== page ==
Incorporation of geriatric assessment into daily oncology practice is pivotal to identifying older adults at risk for adverse outcomes and pinpointing interventions to potentially decrease this risk.12 Busy oncologists often use the Karnofsky Performance Status (KPS) scale or the Eastern Cooperative Oncology Group (ECOG) Scale of Performance Status alone as major indicators of global function in older adults with cancer in order to guide treatment recommendations. Although these measures are quick and easy to use, studies have shown that they cannot identify older adults at risk for treatment toxicity. Conversely, a geriatric assessment can identify significant vulnerabilities not typically found by practicing oncologists13 and can be used to predict the risk of treatment toxicity.14,15 For example, a recent study by Jolly et al. showed that geriatric assessment was able to detect one major deficit in approximately 70% of patients with a normal KPS score.16 Therefore, brief and easy-to-use geriatric assessment tools have already been developed and are available to help oncologists better evaluate older adults with cancer in order to make more informed treatment decisions.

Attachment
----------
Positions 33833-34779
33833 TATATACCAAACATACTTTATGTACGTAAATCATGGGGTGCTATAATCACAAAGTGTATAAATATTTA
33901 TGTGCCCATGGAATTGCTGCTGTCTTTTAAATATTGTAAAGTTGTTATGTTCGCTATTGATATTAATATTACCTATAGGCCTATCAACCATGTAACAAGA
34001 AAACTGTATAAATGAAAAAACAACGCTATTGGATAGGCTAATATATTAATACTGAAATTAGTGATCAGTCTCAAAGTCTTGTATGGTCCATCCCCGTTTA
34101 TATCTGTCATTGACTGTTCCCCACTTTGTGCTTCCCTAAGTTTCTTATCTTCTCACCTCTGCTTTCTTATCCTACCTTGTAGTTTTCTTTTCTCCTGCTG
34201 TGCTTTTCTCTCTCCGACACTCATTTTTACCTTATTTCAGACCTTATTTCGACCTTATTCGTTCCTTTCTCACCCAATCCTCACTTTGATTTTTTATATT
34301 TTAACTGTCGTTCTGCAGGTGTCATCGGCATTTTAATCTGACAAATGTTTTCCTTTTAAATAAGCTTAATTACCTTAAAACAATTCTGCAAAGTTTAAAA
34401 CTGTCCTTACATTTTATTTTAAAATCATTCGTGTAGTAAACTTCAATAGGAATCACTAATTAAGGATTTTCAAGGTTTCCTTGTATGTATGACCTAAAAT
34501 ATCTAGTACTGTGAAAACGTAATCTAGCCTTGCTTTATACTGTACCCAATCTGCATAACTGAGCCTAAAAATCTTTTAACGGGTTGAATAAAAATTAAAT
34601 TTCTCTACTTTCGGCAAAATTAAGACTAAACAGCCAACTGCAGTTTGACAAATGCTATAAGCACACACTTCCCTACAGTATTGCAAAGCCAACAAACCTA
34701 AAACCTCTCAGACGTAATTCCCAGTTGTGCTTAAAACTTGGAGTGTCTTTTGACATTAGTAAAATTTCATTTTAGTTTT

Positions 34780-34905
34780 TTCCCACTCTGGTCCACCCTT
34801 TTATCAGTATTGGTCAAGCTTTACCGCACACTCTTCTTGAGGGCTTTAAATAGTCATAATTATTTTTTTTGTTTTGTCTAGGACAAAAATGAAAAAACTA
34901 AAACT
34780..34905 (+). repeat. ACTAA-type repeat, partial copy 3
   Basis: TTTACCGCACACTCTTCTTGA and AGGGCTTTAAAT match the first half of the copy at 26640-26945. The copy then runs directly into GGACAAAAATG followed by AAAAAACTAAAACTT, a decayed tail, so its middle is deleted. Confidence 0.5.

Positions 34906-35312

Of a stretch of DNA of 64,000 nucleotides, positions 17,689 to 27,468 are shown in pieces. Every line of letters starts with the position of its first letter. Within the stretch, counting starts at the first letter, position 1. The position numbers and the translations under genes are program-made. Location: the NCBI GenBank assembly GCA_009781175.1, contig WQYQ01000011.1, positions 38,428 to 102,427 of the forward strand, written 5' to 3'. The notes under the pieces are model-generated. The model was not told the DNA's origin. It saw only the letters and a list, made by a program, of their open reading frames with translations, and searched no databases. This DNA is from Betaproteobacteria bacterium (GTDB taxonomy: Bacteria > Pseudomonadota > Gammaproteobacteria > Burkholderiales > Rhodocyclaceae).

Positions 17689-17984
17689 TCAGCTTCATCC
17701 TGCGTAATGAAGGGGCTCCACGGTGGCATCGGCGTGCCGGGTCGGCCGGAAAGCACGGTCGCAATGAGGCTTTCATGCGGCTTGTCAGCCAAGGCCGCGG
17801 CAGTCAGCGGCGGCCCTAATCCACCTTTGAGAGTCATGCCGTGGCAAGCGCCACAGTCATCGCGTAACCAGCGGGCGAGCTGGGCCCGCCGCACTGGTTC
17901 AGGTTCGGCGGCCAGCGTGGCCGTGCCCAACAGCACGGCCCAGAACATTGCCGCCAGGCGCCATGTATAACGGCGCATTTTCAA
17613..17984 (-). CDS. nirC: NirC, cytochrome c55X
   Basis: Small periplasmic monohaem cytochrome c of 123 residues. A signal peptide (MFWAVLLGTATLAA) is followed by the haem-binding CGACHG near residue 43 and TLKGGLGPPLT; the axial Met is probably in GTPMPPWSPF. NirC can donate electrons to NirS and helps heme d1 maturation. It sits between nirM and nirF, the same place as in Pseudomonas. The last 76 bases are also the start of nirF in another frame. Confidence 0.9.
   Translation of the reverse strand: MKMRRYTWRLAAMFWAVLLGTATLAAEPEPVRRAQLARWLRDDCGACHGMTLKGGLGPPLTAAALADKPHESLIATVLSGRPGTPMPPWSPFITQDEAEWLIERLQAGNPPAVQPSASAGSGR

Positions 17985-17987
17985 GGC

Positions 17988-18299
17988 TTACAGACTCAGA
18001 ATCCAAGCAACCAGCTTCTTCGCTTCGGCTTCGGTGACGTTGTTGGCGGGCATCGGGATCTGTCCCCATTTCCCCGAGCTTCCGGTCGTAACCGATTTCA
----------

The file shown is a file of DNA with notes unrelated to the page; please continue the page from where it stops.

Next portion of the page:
The Cancer and Aging Research Group (CARG) geriatric assessment chemotherapy toxicity calculator (mycarg.org) is a tool I use frequently in my clinics. This tool is quick, easy to learn, and can be filled out within a few minutes of speaking with a patient and imputing some of the patient’s laboratory values. The toxicity calculator then provides a risk score, which can allow oncologists to quickly develop a sense of potential for chemotherapy-related toxicity in their older adult patients with cancer. With the additional information provided, oncologists are then able to adjust chemotherapy treatment recommendations accordingly.